Since I'm out of town so much this month, I've been trying to use up pantry food and whatever is left in my fridge rather than heading to the grocery store. I thought I'd share one of my go-to light meals that is ready in less than 10 minutes and is great when I'm having a carb craving! It's my vegetarian equivalent of Noodle Ramen. In college, there were always packages of Noodle Ramen in the dining area of the sorority house so that we could have a snack when the kitchen was closed. But, unfortunately, Noodel Ramen is not vegetarian so I was out of luck. Finally, I stumbled upon the vegetarian answer to Noodle Ramen at Whole Foods- Thai Kitchen noodle soup!

When I want to add a little protein I cook it according to the microwave package directions (careful, the Lemongrass & Chili noodle soup is not vegetarian). While the soup is in the microwave, I pan-fry a 1/4 package of extra-firm tofu, then add the tofu to the soup once both are ready. And that's it. This is a very cheap lunch- a package of tofu and 4 noodle soup packages will cost you less than $6 at Whole Foods!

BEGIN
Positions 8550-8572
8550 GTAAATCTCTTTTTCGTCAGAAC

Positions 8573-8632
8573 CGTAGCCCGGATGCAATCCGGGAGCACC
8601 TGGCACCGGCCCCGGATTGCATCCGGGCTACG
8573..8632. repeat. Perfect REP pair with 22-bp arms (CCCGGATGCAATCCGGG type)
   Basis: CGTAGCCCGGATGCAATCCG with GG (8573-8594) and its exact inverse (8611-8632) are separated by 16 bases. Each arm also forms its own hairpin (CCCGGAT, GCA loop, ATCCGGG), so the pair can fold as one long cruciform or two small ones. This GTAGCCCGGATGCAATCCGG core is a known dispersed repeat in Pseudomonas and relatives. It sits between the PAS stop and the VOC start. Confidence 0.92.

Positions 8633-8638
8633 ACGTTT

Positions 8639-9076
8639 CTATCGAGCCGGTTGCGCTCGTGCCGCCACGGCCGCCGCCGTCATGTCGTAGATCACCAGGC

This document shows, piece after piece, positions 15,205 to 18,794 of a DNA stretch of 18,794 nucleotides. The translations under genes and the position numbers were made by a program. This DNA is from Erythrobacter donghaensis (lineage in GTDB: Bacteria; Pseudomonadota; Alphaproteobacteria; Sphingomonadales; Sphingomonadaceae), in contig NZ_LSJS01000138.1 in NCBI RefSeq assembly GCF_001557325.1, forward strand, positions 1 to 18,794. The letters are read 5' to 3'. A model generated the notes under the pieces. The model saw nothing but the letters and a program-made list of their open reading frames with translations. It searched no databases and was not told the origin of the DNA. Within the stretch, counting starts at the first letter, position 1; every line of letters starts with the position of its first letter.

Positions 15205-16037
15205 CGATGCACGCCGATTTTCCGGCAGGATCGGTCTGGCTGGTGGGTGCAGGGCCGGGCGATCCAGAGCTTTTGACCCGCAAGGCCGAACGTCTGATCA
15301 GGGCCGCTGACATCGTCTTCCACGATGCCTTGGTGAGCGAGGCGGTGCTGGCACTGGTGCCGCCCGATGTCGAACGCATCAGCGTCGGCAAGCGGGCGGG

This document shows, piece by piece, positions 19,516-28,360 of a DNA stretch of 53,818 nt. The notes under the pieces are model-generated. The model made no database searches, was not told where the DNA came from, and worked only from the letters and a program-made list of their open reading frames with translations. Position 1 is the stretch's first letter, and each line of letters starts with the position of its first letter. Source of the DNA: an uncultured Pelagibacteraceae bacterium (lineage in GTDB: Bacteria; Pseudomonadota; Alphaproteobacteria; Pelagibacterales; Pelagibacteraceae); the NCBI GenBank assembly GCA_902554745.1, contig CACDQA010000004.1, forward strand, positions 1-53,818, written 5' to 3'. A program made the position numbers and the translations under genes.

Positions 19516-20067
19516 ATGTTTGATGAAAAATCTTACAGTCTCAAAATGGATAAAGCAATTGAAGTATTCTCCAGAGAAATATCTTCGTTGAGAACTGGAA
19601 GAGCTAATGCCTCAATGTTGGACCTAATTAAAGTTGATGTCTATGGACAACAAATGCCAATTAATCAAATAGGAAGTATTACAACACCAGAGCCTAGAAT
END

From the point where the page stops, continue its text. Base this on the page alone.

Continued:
Tuesday, April 14, 2009

Bachelorette Parties

In the past month, I've attended two bachelorette parties. So here are a few ideas I've picked up when it comes to the food and beverages.

For my friend Ashley's party, Sarah (the host) had the great idea to label each dish in a funny- or obscene- way. Of course we had Mac-a-Weenie and Cheese (a bachelorette party essential), but there was also "Marry Me Brie" (Brie en Croute), "Tasty Testes" (Chocolate Chip Ball Surprise), and "Gettin' Loose Chocolate Mousse". I have no idea where the chocolate mousse recipe is from, but it's delicious, so check it out below.

If you make the Tasty Testes and end up with extra chocolate, or if you just want to make a chocolate something, use a spoon to "draw" on wax paper with the chocolate. I have a picture of my chocolate creation, but it would be inappropriate to post- I'm sure you can use your imagination.

Another Sarah (the host for Claire's 3-person bachelorette party) came up with the idea to make wine labels for the wine. I took care of making them, which was very easy to do on Word. I printed them out in 4x6 size on sticker paper. The size was larger than necessary, but I wanted to be sure that the entire original wine label was covered. The picture is above. I've blurred the faces on the labels to protect the 3 drunks' identities.

Gettin' Loose Chocolate Mousse

• One 14-ounce can sweetened condensed
• One cup cold water
• One 4-serving-size package of instant
chocolate pudding
• Cool whip
• Strawberries